Dog Chores Your Kids Should Take Care of (So You Don’t Have to)

We always have a helping hand in our house thanks to our preschooler. She’s ready to be a helper whether it’s in the kitchen getting dinner ready or watering the plants in the garden. But the first chore she ever helped with was feeding our dogs at 17 months. On her own, she would crawl over to the cabinet, open up the door, and scoop out the food into the dish below. We thought it was amazing until our Boston terrier started to waddle herself from getting extra servings of breakfast and dinner. But since that day, our daughter has always wanted to help out with dog chores, and as a preschooler, she’s more than capable of helping in many ways!

Meal Time

Feeding the dog dry food is a chore that any small child can master quite early, as long as you have the food set up in a way that’s child friendly. We keep our dog food in a flip-top container and in a low cabinet. We make the serving size easy to master by using a small plastic cup as a scoop. 



When your preschooler has mastered the art of balance, and perhaps has reached the appropriate height in our case with the refrigerator, then they can start dishing out the water as well! There’s bound to be some spills, so make sure you keep a towel around and have them mop up any puddles of water as well. 

Taking a Walk


There are a lot of issues when it comes to deciding whether your child is ready to take your dog on a walk, but they mainly come down to size and temperament. If you have a dog that will leap away and that dog weighs more than your child, it’s safe to say that walk isn’t going to work out so well. So while our daughter could walk our 15 pound Boston terrier at age two, she’s still quite a few years away from walking our 110 pound Bernese mountain dog. It’s a great habit to get into and helps a child gain respect with the family dog as well!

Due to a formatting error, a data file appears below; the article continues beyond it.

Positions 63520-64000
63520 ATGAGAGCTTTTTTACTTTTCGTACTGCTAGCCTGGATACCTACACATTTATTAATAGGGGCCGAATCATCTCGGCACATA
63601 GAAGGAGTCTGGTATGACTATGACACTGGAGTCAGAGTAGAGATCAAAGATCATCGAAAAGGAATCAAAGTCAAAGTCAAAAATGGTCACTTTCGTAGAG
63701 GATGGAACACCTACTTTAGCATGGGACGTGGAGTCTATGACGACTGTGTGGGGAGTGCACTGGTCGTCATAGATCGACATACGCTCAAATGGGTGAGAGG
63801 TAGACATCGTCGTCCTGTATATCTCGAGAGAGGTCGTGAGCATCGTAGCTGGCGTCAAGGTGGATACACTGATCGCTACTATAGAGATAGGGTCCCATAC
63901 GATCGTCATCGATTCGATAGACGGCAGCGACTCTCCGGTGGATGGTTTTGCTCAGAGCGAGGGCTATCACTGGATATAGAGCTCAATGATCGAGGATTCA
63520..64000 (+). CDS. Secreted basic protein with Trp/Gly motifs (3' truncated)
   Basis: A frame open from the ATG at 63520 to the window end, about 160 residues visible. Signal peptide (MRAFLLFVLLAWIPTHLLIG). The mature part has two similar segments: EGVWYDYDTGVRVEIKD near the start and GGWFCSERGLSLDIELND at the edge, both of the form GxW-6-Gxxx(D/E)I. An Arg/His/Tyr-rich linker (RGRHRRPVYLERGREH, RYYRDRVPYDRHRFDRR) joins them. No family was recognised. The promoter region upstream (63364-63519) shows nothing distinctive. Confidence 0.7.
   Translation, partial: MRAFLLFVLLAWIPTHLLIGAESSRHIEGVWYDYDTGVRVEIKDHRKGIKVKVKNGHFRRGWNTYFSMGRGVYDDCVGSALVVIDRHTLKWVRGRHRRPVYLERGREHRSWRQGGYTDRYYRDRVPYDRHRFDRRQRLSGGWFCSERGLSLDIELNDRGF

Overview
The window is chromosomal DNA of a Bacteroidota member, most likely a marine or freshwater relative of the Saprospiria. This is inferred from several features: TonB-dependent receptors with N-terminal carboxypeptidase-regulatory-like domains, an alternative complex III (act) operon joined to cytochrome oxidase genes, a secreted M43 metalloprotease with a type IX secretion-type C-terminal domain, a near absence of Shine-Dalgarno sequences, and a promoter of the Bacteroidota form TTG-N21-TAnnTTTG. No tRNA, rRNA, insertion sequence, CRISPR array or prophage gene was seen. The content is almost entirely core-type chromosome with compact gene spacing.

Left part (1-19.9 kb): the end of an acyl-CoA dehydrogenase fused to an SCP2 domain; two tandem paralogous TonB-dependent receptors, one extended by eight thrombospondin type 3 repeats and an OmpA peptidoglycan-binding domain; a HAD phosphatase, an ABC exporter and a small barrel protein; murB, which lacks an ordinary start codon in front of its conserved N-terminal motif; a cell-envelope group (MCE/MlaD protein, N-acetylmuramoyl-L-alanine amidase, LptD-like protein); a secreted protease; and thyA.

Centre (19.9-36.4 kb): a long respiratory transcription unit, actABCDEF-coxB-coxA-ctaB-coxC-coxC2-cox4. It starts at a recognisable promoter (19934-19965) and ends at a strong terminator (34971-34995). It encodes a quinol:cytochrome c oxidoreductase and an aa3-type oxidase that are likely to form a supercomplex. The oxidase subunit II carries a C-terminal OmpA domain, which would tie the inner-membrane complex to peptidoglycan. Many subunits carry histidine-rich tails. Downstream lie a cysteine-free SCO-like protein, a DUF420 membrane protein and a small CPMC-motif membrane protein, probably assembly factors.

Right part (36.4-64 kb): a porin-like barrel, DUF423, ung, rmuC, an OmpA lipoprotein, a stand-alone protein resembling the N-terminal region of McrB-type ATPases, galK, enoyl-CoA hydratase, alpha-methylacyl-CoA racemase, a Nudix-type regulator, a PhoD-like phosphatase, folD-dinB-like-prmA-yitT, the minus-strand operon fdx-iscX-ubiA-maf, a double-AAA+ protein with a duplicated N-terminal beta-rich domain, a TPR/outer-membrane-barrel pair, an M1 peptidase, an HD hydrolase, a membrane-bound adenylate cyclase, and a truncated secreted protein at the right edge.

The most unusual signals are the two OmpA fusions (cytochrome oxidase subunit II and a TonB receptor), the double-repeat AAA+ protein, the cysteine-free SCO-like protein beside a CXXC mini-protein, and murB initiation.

In the hot summer months, there’s no better way to combine a preschooler’s love of splashing in the water with a good outside doggy bath! Let them help with the sudsing and rinsing and drying, and I can guarantee you a million giggles will ensue! You can also ask them to help with brushing out a dog’s fur, taking caution that you’ve shown them how to do it properly. Keep them away from grooming the face and ears, but good tummy rubs and brushing will help cross a small task off your list and help your pet and child bond even more. 


Any occassion that you have to give a dog a treat, let your child take over and reward them instead! In our house, our daughter gives the dogs treats every day before we leave the house when the dogs successfully go to their crates. She’s excited to do it, and they are happy to see another treat-giver in the household. Make sure you establish boundaries about when to give treats and how many to give, and you’ll have a great training assistant at your side! 

It’s so great to have another pet helper in the house, and I can’t wait to see what my Kindergarten helper will look like!

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